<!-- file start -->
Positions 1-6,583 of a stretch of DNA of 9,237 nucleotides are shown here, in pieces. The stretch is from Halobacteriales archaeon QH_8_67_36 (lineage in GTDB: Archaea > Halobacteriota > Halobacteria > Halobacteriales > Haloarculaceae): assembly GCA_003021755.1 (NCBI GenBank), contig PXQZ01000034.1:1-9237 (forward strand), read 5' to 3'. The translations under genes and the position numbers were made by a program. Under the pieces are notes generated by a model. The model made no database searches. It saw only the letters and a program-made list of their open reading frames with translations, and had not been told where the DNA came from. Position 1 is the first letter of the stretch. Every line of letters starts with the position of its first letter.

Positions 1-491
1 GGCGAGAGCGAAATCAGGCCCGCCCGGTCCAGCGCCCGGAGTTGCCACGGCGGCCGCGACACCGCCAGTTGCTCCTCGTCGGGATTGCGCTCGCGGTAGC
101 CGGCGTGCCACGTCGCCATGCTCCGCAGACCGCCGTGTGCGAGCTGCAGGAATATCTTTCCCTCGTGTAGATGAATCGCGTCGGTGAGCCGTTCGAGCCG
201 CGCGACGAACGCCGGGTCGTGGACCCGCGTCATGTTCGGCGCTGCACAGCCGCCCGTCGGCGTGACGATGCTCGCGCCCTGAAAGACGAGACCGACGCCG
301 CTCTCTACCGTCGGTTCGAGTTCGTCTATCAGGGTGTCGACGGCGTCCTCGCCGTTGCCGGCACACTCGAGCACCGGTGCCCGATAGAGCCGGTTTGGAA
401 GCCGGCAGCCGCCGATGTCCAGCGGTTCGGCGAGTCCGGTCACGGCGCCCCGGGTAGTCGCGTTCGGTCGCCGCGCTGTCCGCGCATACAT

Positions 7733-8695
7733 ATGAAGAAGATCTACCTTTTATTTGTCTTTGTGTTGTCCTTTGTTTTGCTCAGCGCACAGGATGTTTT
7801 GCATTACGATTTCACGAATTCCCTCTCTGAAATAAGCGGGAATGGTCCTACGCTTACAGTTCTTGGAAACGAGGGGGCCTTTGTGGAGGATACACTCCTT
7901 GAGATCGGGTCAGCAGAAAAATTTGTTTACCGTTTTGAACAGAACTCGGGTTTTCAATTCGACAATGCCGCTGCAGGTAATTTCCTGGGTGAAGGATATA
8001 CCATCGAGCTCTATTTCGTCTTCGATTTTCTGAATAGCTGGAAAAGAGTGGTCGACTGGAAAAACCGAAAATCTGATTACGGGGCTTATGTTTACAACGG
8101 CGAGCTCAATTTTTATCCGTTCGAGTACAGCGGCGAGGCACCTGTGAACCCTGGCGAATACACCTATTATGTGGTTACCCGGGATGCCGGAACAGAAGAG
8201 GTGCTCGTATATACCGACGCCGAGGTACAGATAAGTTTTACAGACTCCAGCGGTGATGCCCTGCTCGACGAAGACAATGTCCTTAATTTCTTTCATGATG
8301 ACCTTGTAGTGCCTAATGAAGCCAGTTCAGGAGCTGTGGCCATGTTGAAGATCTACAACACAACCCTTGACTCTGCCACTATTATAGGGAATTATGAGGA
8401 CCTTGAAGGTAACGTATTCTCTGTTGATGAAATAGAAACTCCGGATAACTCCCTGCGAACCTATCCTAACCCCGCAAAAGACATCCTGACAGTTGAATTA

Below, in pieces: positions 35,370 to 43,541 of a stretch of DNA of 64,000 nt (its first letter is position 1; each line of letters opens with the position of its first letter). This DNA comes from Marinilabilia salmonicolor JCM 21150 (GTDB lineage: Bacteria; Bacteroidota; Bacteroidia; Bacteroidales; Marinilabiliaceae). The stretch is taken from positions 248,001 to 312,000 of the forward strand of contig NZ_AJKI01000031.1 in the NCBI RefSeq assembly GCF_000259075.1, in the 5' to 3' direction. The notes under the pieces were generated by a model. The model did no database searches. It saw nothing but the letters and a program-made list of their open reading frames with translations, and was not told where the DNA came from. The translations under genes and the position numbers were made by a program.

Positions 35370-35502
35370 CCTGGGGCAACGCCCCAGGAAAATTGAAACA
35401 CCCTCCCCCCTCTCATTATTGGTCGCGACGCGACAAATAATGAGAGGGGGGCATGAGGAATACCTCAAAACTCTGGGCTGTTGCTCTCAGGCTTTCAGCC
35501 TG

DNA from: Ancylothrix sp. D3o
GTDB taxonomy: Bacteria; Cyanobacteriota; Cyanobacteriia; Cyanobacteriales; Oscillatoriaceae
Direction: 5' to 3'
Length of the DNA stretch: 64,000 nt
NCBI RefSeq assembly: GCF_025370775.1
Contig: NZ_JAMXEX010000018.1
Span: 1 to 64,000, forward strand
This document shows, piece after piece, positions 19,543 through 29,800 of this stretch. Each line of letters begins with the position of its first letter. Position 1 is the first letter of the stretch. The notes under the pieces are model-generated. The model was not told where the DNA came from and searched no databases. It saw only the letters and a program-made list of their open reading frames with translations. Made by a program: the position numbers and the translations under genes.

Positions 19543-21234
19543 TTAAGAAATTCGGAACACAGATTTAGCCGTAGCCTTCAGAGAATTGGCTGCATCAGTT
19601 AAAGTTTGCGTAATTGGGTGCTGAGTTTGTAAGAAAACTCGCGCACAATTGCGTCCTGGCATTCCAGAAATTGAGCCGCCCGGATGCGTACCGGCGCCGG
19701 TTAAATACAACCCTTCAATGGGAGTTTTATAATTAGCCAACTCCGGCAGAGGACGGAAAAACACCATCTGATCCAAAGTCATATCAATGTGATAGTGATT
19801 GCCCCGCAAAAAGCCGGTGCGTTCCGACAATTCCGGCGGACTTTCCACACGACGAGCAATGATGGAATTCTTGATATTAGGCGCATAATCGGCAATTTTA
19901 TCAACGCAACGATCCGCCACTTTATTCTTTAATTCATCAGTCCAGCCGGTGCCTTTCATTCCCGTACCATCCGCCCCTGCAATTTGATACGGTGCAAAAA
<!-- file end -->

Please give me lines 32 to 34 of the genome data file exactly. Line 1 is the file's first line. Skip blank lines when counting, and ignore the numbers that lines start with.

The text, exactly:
19601 AAAGTTTGCGTAATTGGGTGCTGAGTTTGTAAGAAAACTCGCGCACAATTGCGTCCTGGCATTCCAGAAATTGAGCCGCCCGGATGCGTACCGGCGCCGG
19701 TTAAATACAACCCTTCAATGGGAGTTTTATAATTAGCCAACTCCGGCAGAGGACGGAAAAACACCATCTGATCCAAAGTCATATCAATGTGATAGTGATT
19801 GCCCCGCAAAAAGCCGGTGCGTTCCGACAATTCCGGCGGACTTTCCACACGACGAGCAATGATGGAATTCTTGATATTAGGCGCATAATCGGCAATTTTA